MSN Student Doesn’t Let Giving Birth Stop Her From Delivering Her Final Presentation
When Tara Poshefko gave birth to her son Declan the day before her last class, the dedicated nursing student didn't let that stop her from delivering her final presentation.
Tara Poshefko isn’t your average student. The word dedication doesn’t seem to do the master of science in nursing (MSN) student justice. Just ask her husband.
“She’s always been a go getter,” says Ryan Poshefko. “She’s striving to get that A every time. It just goes to show what kind of a student and person that Tara is.”
“[I decided] let’s just take my laptop into the hospital and log in. I just hoped for the best and it worked out.”
Poshefko’s classmates and professors in the clinical nurse specialist (CNS) track learned that firsthand during their final class. Just the day before, Poshefko had given birth to her and Ryan’s second child, a baby boy named Declan. The only problem—that last class was the culmination of their semester-long projects, and students had to present on their specific topic.
Karen Peterson, assistant professor and director of ACCESS nursing, gave Poshefko the opportunity to record her presentation, which focused on preventing infections from urinary catheters. But, being the student that she is, Poshefko—who had made sure her husband packed the laptop on the way to the hospital—decided to log into Zoom and give her presentation from her hospital bed.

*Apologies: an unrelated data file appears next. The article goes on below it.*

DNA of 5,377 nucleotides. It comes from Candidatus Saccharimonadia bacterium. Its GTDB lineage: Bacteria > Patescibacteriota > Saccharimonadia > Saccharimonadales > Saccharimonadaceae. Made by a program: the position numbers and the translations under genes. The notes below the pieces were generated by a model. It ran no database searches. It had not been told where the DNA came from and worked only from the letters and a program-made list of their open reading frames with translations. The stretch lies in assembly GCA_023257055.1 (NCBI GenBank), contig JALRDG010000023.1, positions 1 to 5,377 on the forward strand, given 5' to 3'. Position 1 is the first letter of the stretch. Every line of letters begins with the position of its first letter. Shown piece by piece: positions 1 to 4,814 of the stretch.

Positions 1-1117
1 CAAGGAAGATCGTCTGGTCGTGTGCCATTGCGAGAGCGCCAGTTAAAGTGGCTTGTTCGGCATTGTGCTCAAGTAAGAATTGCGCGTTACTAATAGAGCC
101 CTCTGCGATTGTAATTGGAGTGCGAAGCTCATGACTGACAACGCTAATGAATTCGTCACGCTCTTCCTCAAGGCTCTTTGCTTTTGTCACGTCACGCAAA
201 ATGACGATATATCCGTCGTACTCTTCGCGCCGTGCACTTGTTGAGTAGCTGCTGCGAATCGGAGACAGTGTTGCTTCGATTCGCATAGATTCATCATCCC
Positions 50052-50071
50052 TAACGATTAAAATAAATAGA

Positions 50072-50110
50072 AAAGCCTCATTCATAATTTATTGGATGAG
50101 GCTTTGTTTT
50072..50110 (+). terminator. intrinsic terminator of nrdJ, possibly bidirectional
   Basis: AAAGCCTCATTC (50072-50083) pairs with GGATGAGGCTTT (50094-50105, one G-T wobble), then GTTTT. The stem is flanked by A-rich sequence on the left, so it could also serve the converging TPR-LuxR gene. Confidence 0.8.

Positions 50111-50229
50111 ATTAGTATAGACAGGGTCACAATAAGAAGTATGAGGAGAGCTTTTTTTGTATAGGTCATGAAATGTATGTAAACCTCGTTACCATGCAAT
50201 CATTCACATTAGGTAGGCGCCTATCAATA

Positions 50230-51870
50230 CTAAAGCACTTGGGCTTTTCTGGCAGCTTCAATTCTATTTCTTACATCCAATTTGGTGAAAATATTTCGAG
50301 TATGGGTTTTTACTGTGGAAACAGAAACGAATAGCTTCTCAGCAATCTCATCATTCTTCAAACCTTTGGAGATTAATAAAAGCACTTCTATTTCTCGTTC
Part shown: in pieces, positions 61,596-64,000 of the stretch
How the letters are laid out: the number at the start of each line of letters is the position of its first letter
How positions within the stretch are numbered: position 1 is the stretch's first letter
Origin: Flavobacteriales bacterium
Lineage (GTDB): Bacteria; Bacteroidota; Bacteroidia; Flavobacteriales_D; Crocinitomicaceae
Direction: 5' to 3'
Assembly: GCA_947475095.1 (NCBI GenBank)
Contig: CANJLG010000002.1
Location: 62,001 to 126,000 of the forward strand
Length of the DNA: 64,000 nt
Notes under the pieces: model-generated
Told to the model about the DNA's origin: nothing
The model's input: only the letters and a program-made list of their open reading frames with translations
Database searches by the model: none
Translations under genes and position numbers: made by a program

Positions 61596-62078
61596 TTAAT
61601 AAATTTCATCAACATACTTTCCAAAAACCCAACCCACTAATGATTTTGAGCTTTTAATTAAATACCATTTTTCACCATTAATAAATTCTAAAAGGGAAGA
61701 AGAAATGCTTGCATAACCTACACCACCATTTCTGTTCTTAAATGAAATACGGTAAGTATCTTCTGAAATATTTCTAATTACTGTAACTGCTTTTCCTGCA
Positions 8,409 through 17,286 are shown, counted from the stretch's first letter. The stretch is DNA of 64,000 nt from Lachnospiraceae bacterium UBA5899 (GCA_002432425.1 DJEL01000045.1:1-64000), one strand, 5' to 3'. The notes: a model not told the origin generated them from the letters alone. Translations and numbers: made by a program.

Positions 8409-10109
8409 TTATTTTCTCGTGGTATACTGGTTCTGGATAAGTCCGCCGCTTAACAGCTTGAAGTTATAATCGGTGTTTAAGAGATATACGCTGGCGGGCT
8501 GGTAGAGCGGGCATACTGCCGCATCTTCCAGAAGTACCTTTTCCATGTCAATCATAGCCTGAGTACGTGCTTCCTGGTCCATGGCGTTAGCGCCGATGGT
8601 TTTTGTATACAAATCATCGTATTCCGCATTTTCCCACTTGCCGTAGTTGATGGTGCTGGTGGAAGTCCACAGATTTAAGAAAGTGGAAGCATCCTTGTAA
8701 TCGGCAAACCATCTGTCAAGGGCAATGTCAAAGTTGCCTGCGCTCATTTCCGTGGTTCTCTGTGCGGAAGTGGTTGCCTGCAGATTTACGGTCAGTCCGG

“I’m not really tech savvy. I was looking at [recording] it,” she says. But ultimately, she decided “let’s just take my laptop into the hospital and log in. I just hoped for the best and it worked out.”
After presenting, Poshefko was able to show Declan off to her classmates. She even sent Peterson—who she credits with being supportive from the very start—a photo of Declan and big sister Anna.
“It’s just an exciting moment to be able to share that with one of your students. It was a great ending; it made my week.”
Poshefko earned the A that she’s always striving for. In addition to being a full-time mother and student, she also works in a surgical trauma ICU unit. For her, the option of flex classes—whereby students have the choice of sitting in a classroom or logging in remotely—is essential to completing her degree.
“It has been very, very helpful to be able to log in online, especially since I have an hour drive to get there. And with having two children, it’s made it a lot easier.”
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